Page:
by Laura Crum
Last month I wrote a post about my son’s horse, Henry, asking me for a drink of water. I thought this was pretty cool, and I explain why in the post (“Henry Speaks”—October). But a few days ago I was treated to an even more amazing demonstration of communication from a horse. Or at least it amazed me. Let me know what you think.
I have four horses on my place, one of which is Twister—a fourteen year old gray gelding who belongs to my friend Wally. Twister is Wally’s team roping horse; Wally takes him to practice ropings and competitions several days a week on average. I don’t ride or handle Twister much, but he has lived here with me for seven years, and I feed him every day and help with his care as needed. I encouraged Wally to buy him as a very green six year old horse, and helped him with the training as much as I could (I had a nursing baby at the time). So I know Twister well.
Twister didn’t have a good start. He was raised on a ranch in the Dakotas and was traded to a horse trader as an unbroken four year old as a part of a deal for a horse trailer. This trader sent him to a ranch cowboy to be started and by all accounts the cowboy did not care for this sensitive, hot colt, who is mostly running bred QH. After sixty days with the cowboy, the horse trader sent Twister to a young team roper who trained horses on the side with the instructions to make the horse into a “ninety day wonder”. In other words, turn this extremely green five year old into a team roping horse in three months.
The young roper complied. It wasn’t pretty. Apparently Twister became so frazzled he repeatedly tried to jump out of the round pen. The roper’s solution? He had his help wait on the other side of the fence with a shovel and beat Twister on the head when he tried to jump out. Twister still has scars on his face and neck from this treatment.
When Wally and I first saw Twister, my uncle had bought the horse from the horse trader. Twister was six years old, and you could rope and turn a steer on him. He was honest and tried hard. He was also very flightly and ignorant as hell.
Twister did not know how to give his head (at all) or hold the lope, or take a lead, or pretty much anything. He’d been “cowboyed” into the very intense job of team roping horse and he had no “foundation” whatsoever. He was also pretty darn standoffish and leery of people (understandably).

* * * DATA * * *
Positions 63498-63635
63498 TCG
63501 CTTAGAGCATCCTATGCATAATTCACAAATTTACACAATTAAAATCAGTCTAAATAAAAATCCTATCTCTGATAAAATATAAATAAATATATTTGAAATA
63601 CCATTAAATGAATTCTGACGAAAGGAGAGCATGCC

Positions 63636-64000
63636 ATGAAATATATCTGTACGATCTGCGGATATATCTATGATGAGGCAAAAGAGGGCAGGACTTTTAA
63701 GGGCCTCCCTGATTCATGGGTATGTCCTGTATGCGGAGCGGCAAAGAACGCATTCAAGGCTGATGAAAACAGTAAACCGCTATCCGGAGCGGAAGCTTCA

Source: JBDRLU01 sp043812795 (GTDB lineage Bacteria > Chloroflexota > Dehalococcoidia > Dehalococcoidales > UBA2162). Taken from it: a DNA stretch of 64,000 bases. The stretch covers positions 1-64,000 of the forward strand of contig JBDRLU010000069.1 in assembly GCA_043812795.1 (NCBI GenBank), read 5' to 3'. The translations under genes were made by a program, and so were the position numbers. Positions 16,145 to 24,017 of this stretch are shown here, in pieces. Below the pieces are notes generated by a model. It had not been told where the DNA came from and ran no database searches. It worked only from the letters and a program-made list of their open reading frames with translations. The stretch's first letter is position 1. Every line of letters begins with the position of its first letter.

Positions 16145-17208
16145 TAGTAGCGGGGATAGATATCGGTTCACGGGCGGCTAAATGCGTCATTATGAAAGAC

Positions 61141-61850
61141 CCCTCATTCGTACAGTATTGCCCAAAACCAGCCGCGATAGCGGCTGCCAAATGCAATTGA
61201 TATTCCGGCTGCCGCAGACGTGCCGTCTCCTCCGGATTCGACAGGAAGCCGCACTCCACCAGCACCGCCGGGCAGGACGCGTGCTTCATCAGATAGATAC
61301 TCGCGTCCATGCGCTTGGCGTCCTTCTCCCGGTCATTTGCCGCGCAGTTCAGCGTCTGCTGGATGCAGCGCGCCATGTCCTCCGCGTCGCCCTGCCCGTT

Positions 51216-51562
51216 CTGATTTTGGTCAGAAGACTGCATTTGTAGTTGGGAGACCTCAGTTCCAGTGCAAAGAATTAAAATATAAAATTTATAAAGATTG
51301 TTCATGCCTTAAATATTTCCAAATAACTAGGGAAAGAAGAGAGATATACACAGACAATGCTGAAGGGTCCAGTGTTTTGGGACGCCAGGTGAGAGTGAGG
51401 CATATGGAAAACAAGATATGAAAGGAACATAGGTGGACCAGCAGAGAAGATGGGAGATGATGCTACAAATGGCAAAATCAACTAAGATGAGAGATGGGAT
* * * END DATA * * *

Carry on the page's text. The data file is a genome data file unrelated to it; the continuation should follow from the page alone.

Wally bought Twister and taught him to be a reasonably well broke horse and a darn good competitive team roping horse, as well as a fine trail horse. I’ve blogged about Twister’s story before, so I won’t go into detail here. But Twister has been treated kindly and fairly all the years he’s been with us and though he still retains some of the mannerisms of a “ranch broke” horse, its apparent that he trusts us and is fond of us. But he never nickered.
I’m not sure why. All the other horses here nicker at me when I come to feed. Twister never did. Just stood by his feeder and pawed the ground. The other horses nicker to me and Wally all the time. Just talking to us. Not Twister. He never spoke.
And then, the other day I got Sunny and Henry out for my son and I to ride. When we were done, I turned them loose to graze, as I usually do. After I caught them and put them away, I turned my retired horse, Plumber, loose to graze for awhile—again, as I usually do. I don’t normally turn Twister out. My property is fenced on three sides, on the fourth side the barrier is just steep brushy hills. No horse has ever attempted to leave that way, but I’m still careful. I turn the horses loose one at a time and I never do it unless I’m here. I check every so often to make sure the loose horse is visible. My three horses are very sedate and have never given me any problems with this system. Twister is a much more flighty individual, and, of course, he is not my horse, so I am wary of taking any chances with him. Wally hand grazes him from time to time but does not turn him loose.
Anyway, I eventually caught Plumber and put him away—and then I spent a few minutes filling the water trough that Plumber and Twister share. Twister approached me from his side of the corral fence…and he nickered. Very softly, but several times.
I am ashamed to admit that I didn’t even notice…at first. The other horses nicker at me all the time, I was thinking of something else, I paid very little attention.
“What do you want?” I said idly to Twister, and offered to rub his neck. Twister is a horse who likes to be petted, and I guess, if I thought anything, I thought he wanted me to rub on him. But Twister moved off and stood by his corral gate. Then he came back to me and nickered softly.
And I got it. Twister was talking to me. He was, for the first time ever, nickering at a person, and he was trying to convey a very clear message. “You let the other horses out to graze. Now its my turn.”
“You want me to let you out to eat, don’t you?” I said. And I stared at the horse in amazement. Because I wasn’t raised to assume that horses think like this. (See my post, “Henry Speaks.”)
Twister had observed me letting the others out to graze many times, he’d observed the other horses nickering at me and asking for their “turn” (which they do). Somehow he had put all this together and, though he had never nickered at either me or Wally before, he was attempting to tell me he wanted a turn, too.
Well, of course I had to get him out. If nothing else, to show him I understood what he was trying to say. He met me at the gate and I hand grazed him for a good long while. Without Wally’s permission, I wasn’t game to turn him loose. But Twister got his “turn”.
And now I wonder. Do horses think in ways like this all the time and did I never notice? Or do my horses try to talk to me because they’ve learned to trust me? Or do I simply read horses better than I used to? Why did Twister finally “speak”? Any thoughts?